1-20 of 2180 Search Results for

steel casting

Sort by
Image
Published: 01 December 1995
Fig. 10-18 Conveyor belt pulley casting. Original steel casting, top, and redesigned cast-weld construction More
Image
Published: 01 June 2008
Fig. 19.7 Continuous steel casting. Source: Ref 1 More
Image
Published: 01 March 2002
Fig. 7.15 Microstructure of an AISI/SAE 4327 steel casting that was sectioned by electric discharge machining (EDM). (a) Low-magnification view of the cut surface. (b) Melted and solidified region at the surface. (c) Heat-affected zone. (d) Base bainitic microstructure. 4% picral plus HCl etch More
Image
Published: 01 August 2018
Fig. 8.8 Macrograph of the transverse section of a steel casting for railway application. Solidification shrinkage can be observed at the region of cross section change. Etched with HCl (stains close to the pores are caused by poor drying practice after etching). When only shrinkage More
Image
Published: 01 August 2018
Fig. 8.9 Macrograph of the transverse section of a steel casting for railway application. Presence of porosity in the thickest section of the part. A weld repair region can also be seen at the bottom and to the right of the figure. (see Chapter 14, “Structural Steels and Steels for Pressure More
Image
Published: 01 August 2018
Fig. 8.30 Interdendritic porosity (microporosity) in a steel casting containing 0.28% C, quenched and tempered. The shape of porosity in castings is very similar to the shape of the interdendritic spaces. Optical micrograph. 2% nital etching (porosity is visible without etching). More
Image
Published: 01 August 2018
Fig. 8.31 Severe porosity in a steel casting. Optical micrograph. No etching. More
Image
Published: 01 August 2018
Fig. 8.39 Macrograph of a large (14 t) steel casting. The large interdendritic spacing indicates slow cooling. The straight axes of the dendrites indicate that no mechanical work was performed on the part (i.e., that this is not a wrought steel part: see Chapter 11, “Hot Working More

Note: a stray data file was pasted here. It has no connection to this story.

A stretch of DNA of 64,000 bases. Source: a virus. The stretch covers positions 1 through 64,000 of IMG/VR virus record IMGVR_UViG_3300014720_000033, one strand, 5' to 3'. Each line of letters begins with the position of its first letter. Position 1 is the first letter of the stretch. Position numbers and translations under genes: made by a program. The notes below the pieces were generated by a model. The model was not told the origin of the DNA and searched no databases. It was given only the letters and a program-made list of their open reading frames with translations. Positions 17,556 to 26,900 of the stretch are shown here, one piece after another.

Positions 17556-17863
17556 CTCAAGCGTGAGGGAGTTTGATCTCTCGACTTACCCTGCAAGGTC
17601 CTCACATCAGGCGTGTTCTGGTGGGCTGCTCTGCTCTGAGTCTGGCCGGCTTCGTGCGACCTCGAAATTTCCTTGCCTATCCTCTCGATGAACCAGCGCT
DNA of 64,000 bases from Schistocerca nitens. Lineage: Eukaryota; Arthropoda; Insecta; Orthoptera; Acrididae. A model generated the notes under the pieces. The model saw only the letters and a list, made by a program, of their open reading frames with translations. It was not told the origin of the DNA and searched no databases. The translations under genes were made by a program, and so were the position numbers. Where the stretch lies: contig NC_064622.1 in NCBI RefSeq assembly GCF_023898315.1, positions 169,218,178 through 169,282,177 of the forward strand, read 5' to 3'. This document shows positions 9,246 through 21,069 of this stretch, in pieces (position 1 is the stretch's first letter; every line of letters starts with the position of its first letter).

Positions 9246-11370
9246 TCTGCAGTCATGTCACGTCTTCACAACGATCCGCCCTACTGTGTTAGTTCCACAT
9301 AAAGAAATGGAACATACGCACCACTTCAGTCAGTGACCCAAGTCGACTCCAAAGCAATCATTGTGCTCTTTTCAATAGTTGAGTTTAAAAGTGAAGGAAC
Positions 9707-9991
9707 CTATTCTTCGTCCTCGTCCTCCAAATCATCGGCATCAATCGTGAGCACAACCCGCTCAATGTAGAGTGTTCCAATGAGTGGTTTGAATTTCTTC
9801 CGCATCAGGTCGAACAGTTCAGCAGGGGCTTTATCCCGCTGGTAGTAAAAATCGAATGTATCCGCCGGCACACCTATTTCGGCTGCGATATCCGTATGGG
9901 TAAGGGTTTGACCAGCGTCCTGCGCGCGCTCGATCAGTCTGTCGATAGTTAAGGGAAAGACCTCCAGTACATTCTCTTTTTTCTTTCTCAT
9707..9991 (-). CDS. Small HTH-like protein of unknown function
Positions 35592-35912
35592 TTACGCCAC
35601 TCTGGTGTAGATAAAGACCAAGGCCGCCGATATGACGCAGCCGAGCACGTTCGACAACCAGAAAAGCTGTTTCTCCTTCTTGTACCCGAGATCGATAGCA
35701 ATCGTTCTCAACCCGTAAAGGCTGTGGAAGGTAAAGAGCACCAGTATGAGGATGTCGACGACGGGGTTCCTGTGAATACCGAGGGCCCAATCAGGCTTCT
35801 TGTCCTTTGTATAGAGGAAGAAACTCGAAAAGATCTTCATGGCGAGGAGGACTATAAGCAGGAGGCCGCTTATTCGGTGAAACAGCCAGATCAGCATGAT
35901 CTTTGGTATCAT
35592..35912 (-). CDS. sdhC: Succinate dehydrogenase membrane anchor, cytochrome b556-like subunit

Image
Published: 01 August 2018
Fig. 8.61 Macrograph of a plane transverse to a fracture in a steel casting. (The fracture surface is at the bottom of the image.) The central region of the casting presents strong “V” segregation and some porosity. Etchant: hot hydrochloric acid More
Image
Published: 01 November 2013
Fig. 14 Continuous steel casting. Source: Ref 13 More
Image
Published: 01 December 1995
Fig. 15-16 Ultrasonic inspection of a steel casting on the shop floor More
Image
Published: 01 December 1995
Fig. 2-12 Trailer or truck wheel spider steel casting More
Image
Published: 01 December 1995
Fig. 2-67 A scarifier assembly steel casting to prepare heavy and rocky ground. The replaceable tips are also steel castings. More
Image
Published: 01 December 1995
Fig. 2-90 Single-piece steel casting is the fluid end of a slush pump. More
Image
Published: 01 December 1995
Fig. 2-104 5-ton capacity crane hook steel casting quenched and tempered to 120 to 150 ksi (827 to 1034 MPa) tensile strength More
Image
Published: 01 December 1995
Fig. 2-135 Front wheel arm steel casting More
Image
Published: 01 December 1995
Fig. 3-8 Comparison of steel casting and weldment for the same service to illustrate the professional appearance necessary for sales appeal. Height 16 in. (40.6 cm). Section thickness 3/4 in. (19 mm). Weight 100 lb (45 kg). The casting customer reported, “the castings were considerably neater More
Image
Published: 01 December 1995
Fig. 10-9 Steel casting tamper tip [3.75 × 2.25 in. (95 × 64 mm)] replacing a forging More
Image
Published: 01 December 1995
Fig. 10-23 Steering arm as a weldment, left, and as a steel casting More
Image
Published: 01 December 1996
Fig. 6-11 Microstructure from a steel casting showing dendrites. The variation in the Mn content and microhardness (DPN) from a region along the mid-line of the micrograph is also shown. The dendritic segregation of Mn is revealed in the microstructure due to different amounts of primary α More